Asia is adjacent to Europe, bordering thereon along the Tanaïs1
River. I must therefore describe this country next, first dividing it, for the sake of clearness, by means of certain natural boundaries. That is, I must do for Asia precisely what Eratosthenes did for the inhabited world as a whole.2
The Taurus forms a partition approximately through the middle of this continent, extending from the west towards the east, leaving one portion of it on the north and the other on the south. Of these portions, the Greeks call the one the "Cis-Tauran" Asia and the other "Trans-Tauran." I have said this before,3
but let me repeat it by way of reminder.
Now the mountain has in many places as great a breadth as three thousand stadia, and a length as great as that of Asia itself, that is, about forty-five thousand stadia, reckoning from the coast opposite Rhodes to the eastern extremities of India and Scythia.
It has been divided into many parts with many names, determined by boundaries that circumscribe areas both large and small. But since certain tribes are comprised within the vast width of the mountain, some rather insignificant, but others extremely well known (as, for instance, the Parthians, the Medes, the Armenians, a part of the Cappadocians, the Cilicians, and the Pisidians), those which lie for the most part in its northerly parts must be assigned there,4
and those in its southern parts to the southern,5
while those which are situated in the middle of the mountains should, because of the likeness of their climate, be assigned to the north, for the climate in the middle is cold, whereas that in the south is hot. Further, almost all the rivers that rise in the Taurus flow in contrary directions, that is, some into the northern region and others into the southern (they do so at first, at least, although later some of them bend towards the east or west), and they therefore are naturally helpful in our use of these mountains as boundaries in the two-fold division of Asia—just as the sea inside the Pillars,6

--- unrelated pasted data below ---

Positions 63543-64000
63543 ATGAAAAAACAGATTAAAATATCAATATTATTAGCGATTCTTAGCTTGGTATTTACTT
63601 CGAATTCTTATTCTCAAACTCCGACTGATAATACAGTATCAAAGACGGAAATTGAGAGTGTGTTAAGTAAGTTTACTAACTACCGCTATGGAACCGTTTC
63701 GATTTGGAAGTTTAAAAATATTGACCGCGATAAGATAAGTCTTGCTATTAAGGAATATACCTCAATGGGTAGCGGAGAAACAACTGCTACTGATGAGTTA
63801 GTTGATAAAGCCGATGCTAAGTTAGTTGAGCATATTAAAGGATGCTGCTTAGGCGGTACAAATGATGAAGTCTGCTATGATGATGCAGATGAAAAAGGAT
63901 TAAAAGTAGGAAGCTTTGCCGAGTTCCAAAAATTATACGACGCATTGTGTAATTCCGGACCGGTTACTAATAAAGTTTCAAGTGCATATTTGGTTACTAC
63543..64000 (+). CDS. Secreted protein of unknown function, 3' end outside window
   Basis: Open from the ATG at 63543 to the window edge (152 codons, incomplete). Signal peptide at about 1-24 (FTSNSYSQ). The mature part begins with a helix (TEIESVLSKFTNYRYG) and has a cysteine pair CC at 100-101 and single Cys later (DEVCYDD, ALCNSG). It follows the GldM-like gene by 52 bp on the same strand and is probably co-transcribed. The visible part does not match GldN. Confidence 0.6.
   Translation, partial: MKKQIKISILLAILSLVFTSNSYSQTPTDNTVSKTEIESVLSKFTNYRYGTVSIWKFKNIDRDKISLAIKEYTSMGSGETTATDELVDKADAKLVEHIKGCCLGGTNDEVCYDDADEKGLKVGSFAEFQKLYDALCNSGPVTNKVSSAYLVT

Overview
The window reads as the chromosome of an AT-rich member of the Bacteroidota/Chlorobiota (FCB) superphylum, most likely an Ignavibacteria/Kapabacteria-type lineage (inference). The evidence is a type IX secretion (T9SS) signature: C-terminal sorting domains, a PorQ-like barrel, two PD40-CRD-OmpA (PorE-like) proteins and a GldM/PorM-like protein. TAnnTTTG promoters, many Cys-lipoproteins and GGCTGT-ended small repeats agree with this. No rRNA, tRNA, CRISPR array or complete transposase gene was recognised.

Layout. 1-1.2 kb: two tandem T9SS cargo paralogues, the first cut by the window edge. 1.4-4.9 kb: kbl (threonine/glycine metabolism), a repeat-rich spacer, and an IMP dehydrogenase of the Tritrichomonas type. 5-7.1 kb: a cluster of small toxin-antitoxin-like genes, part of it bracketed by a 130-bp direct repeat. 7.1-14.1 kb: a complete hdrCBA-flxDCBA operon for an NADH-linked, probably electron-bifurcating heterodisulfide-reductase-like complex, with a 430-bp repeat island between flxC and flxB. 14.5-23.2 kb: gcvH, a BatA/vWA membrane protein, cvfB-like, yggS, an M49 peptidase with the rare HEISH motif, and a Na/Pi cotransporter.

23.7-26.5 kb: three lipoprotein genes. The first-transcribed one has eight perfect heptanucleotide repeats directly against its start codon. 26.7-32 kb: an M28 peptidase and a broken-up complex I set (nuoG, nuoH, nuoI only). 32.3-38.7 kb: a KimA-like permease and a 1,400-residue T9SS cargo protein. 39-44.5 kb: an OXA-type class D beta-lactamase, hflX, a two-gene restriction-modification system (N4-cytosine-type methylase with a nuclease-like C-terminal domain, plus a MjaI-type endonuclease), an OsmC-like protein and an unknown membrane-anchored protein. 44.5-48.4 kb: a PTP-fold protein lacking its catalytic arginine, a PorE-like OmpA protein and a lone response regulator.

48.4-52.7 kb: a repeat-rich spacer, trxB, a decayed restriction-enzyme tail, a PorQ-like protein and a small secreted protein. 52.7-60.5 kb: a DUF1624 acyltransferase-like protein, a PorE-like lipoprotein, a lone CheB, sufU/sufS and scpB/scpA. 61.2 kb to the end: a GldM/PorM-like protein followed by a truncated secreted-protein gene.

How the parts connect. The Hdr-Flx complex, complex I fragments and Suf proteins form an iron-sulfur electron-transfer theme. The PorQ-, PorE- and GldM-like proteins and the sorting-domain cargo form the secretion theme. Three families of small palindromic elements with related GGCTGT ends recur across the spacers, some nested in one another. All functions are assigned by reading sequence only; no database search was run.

which for the most part is approximately in a straight line with these mountains, has proved convenient in the forming of two continents, Europe and Libya, it being the noteworthy boundary between the two.
As we pass from Europe to Asia in our geography, the northern division is the first of the two divisions to which we come; and therefore we must begin with this. Of this division the first portion is that in the region of the Tanaïs River, which I have taken as the boundary between Europe and Asia. This portion forms, in a way, a peninsula, for it is surrounded on the west by the Tanaïs River and Lake Maeotis as far as the Bosporus7
and that part of the coast of the Euxine Sea which terminates at Colchis; and then on the north by the Ocean as far as the mouth of the Caspian Sea;8
and then on the east by this same sea as far as the boundary between Albania and Armenia, where empty the rivers Cyrus and Araxes, the Araxes flowing through Armenia and the Cyrus through Iberia and Albania; and lastly, on the south by the tract of country which extends from the outlet of the Cyrus River to Colchis, which is about three thousand stadia from sea to sea, across the territory of the Albanians and the Iberians, and therefore is described as an isthmus. But those writers who have reduced the width of the isthmus as much as Cleitarchus9
has, who says that it is subject to inundation from either sea, should not be considered even worthy of mention. Poseidonius states that the isthmus is fifteen hundred stadia across, as wide as the isthmus from Pelusium to the Red Sea.10
"And in my opinion," he says, "the isthmus from Lake Maeotis to the Ocean does not differ much therefrom."
But I do not know how anyone can trust him concerning things that are uncertain if he has nothing plausible to say about them, when he reasons so illogically about things that are obvious; and this too, although he was a friend of Pompey, who made an expedition against the Iberians and the Albanians, from sea to sea on either side, both the Caspian and the Colchian11
Seas. At any rate, it is said that Pompey, upon arriving at Rhodes on his expedition against the pirates (immediately thereafter he was to set out against both Mithridates and the tribes which extended as far as the Caspian Sea), happened to attend one of the lectures of Poseidonius, and that when he went out he asked Poseidonius whether he had any orders to give, and that Poseidonius replied:“Ever bravest be, and preeminent o'er others.
Add to this that among other works he wrote also the history of Pompey. So for this reason he should have been more regardful of the truth.
The second portion would be that beyond the Hyrcanian Sea, which we call the Caspian Sea, as far as the Scythians near India. The third portion would consist of the part which is adjacent to the isthmus above mentioned and of those parts of the region inside Taurus13
and nearest Europe which come next after this isthmus and the Caspian Gates, I mean Media and Armenia and Cappadocia and the intervening regions. The fourth portion is the land inside14
the Halys River, and all the region in the Taurus itself and outside thereof which falls within the limits of the peninsula which is formed by the isthmus that separates the Pontic and the Cilician Seas. As for the other countries, I mean the Trans-Tauran, I place among them not only India, but also Ariana as far as the tribes that extend to the Persian Sea and the Arabian Gulf and the Nile and the Egyptian and Issic Seas.